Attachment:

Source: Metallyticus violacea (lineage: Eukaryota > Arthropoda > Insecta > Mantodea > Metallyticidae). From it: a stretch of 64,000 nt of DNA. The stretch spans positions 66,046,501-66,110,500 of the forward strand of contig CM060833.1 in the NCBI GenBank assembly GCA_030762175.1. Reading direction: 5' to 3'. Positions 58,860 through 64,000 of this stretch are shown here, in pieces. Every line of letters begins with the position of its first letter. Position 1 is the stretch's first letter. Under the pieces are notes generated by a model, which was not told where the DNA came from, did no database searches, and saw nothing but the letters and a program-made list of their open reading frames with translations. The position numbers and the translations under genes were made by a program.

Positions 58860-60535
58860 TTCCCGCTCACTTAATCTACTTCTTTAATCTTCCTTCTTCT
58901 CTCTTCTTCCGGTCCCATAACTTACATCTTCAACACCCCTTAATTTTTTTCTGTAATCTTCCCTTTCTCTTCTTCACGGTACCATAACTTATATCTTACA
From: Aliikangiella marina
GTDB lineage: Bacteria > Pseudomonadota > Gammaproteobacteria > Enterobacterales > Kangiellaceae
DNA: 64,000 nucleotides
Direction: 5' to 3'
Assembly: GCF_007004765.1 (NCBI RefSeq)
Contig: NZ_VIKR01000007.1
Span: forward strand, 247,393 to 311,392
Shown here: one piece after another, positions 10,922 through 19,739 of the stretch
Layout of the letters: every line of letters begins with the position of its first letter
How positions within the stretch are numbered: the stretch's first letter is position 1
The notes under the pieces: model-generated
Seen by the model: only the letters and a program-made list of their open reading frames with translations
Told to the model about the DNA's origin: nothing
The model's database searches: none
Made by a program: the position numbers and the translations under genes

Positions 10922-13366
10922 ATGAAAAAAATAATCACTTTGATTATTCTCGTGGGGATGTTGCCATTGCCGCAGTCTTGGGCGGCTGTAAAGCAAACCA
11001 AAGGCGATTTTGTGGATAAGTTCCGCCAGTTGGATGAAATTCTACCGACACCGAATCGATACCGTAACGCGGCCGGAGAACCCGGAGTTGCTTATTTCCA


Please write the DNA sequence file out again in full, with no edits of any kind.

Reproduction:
Source: Metallyticus violacea (lineage: Eukaryota > Arthropoda > Insecta > Mantodea > Metallyticidae). From it: a stretch of 64,000 nt of DNA. The stretch spans positions 66,046,501-66,110,500 of the forward strand of contig CM060833.1 in the NCBI GenBank assembly GCA_030762175.1. Reading direction: 5' to 3'. Positions 58,860 through 64,000 of this stretch are shown here, in pieces. Every line of letters begins with the position of its first letter. Position 1 is the stretch's first letter. Under the pieces are notes generated by a model, which was not told where the DNA came from, did no database searches, and saw nothing but the letters and a program-made list of their open reading frames with translations. The position numbers and the translations under genes were made by a program.

Positions 58860-60535
58860 TTCCCGCTCACTTAATCTACTTCTTTAATCTTCCTTCTTCT
58901 CTCTTCTTCCGGTCCCATAACTTACATCTTCAACACCCCTTAATTTTTTTCTGTAATCTTCCCTTTCTCTTCTTCACGGTACCATAACTTATATCTTACA
From: Aliikangiella marina
GTDB lineage: Bacteria > Pseudomonadota > Gammaproteobacteria > Enterobacterales > Kangiellaceae
DNA: 64,000 nucleotides
Direction: 5' to 3'
Assembly: GCF_007004765.1 (NCBI RefSeq)
Contig: NZ_VIKR01000007.1
Span: forward strand, 247,393 to 311,392
Shown here: one piece after another, positions 10,922 through 19,739 of the stretch
Layout of the letters: every line of letters begins with the position of its first letter
How positions within the stretch are numbered: the stretch's first letter is position 1
The notes under the pieces: model-generated
Seen by the model: only the letters and a program-made list of their open reading frames with translations
Told to the model about the DNA's origin: nothing
The model's database searches: none
Made by a program: the position numbers and the translations under genes

Positions 10922-13366
10922 ATGAAAAAAATAATCACTTTGATTATTCTCGTGGGGATGTTGCCATTGCCGCAGTCTTGGGCGGCTGTAAAGCAAACCA
11001 AAGGCGATTTTGTGGATAAGTTCCGCCAGTTGGATGAAATTCTACCGACACCGAATCGATACCGTAACGCGGCCGGAGAACCCGGAGTTGCTTATTTCCA